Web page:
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My Experience with End of Life and Death (Part 1): Hospice Care - What You Need To Know

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hey what's up everybody this is my

sister Carrie I no idea this is my

sister Risa today we're actually going

to talk about something really personal

and that's hospice nobody wants to talk

about it but it's super important and

it's something that most of us actually

will experience and to be perfectly

honest we are actually going through it

right now with our mom so we figured

that we would actually share what we're

learning with you

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that's hospice is a scary word people

think that it's oh you must be really

really terminally ill in dire pain to be

on hospice but that's not true Hospice

is really a system of support not just

for the patient but for the entire

family involved and I think that's

really important actually because for

the family is yeah it is for the patient

yes

and it also is maintaining a quality of

life for the patient and also for the

family members the quality of care also

it's an efficient way of maintaining

pain pain management and there are 24/7

call with a live person and it's not

like trying to get in touch with your

physician on a Sunday afternoon which is

nearly impossible you can always get in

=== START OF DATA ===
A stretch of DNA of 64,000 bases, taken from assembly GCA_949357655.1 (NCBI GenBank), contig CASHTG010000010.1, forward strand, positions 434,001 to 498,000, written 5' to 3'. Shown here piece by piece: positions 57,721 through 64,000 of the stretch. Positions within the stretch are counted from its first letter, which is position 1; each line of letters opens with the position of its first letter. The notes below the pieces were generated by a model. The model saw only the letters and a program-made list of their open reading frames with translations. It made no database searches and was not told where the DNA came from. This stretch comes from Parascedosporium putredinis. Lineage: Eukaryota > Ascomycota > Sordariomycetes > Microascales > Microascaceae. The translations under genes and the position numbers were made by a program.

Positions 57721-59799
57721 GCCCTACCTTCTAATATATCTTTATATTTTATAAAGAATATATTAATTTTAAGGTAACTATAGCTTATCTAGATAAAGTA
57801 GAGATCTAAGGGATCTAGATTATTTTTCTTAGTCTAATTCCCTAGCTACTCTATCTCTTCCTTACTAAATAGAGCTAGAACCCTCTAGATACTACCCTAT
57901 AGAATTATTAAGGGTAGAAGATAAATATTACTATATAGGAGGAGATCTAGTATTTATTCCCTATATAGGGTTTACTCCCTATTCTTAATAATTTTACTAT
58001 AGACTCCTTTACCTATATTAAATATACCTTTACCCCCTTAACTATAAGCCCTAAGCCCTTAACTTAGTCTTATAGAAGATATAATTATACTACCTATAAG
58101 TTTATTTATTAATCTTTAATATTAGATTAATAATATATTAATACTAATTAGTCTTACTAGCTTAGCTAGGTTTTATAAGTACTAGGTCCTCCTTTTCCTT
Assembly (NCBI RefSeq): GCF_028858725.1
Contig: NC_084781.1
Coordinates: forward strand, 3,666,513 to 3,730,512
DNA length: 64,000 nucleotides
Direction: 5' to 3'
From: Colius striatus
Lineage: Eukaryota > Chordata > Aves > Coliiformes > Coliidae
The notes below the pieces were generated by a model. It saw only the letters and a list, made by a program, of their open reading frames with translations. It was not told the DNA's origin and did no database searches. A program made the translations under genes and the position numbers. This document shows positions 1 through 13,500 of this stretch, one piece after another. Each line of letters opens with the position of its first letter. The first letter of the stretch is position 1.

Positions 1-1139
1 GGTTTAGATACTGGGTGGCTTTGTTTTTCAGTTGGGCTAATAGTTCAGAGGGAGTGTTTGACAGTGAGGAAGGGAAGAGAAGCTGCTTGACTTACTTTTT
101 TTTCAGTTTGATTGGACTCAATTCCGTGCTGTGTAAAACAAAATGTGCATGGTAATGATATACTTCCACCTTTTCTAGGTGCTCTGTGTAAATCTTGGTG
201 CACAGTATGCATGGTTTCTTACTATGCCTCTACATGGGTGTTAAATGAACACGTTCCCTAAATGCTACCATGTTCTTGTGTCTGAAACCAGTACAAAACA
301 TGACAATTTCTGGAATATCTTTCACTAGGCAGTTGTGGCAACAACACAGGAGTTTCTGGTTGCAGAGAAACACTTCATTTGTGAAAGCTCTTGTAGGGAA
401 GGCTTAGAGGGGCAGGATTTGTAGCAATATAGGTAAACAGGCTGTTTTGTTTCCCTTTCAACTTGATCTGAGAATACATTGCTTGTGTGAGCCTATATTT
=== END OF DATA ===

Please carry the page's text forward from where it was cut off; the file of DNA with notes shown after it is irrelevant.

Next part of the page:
touch with a professional NP or RN or a

physician on on-call I think we actually

can circle back shows we have to go back

and to define actually what hospices so

Hospice is a diagnosis well it's I guess

it's a notice that the patient who ever

has terminal illness and has a life

expectancy of 6 months or less and that

is determined by the doctor but it's not

always six months or less some little

wool but doesn't an actual official

definition right but some people can

last you know years on hospice right so

that's kind of the I guess one of the

myths that you can go on all hospice and

then you can actually get off hospice if

you were okay if you have any but yeah

give me a better yeah so but for art so

in our case we just it took us a really

long time

decide whether or not to go on hospice

because we felt like she wasn't there

yet and you know it's emotionally it's a

really really hard decision to make

because you know there is an ending to

it

so and we want to make sure that our mom

is as comfortable as possible and that

she still has a life that's fulfilling

and full of joy and love and all that

kind of stuff so but of course there's a

lot of things there's a lot of

bureaucracy and a lot of paperwork that

go into Hospice that we feel like is

really super important so that you guys

can be prepared when the time comes for

you so first up is that we had a

doctor's appointment yeah you start with

the dialogue with the physician we've

been very fortunate to have physicians

that are really caring and really want

to maintain our moms quality of life so

we've had that conversation with them

and a few of them did say I think it

guys it's time to get hospice into the

home and why we agreed that it was about

the quality of life yes it wasn't really

about duration you know it's not really

about quantity in the number of years

it's made making sure that the years

that we have together and for her

especially is the best quality that can

be so my concern was keeping our mother

pain-free and comfortable and safe so

that's paramount and that's why I agreed

to this program so we got the notice we

got the referral and then you have to

choose a hospice so we chose a hospice

we chose northwell health we're out on

Long Island and so you get this like a

nurse comes you may come in you make the

call and you talk to them over the phone

and then once you choose the nurse comes

over and does an assessment yes does an

assessment

it takes all the info down all her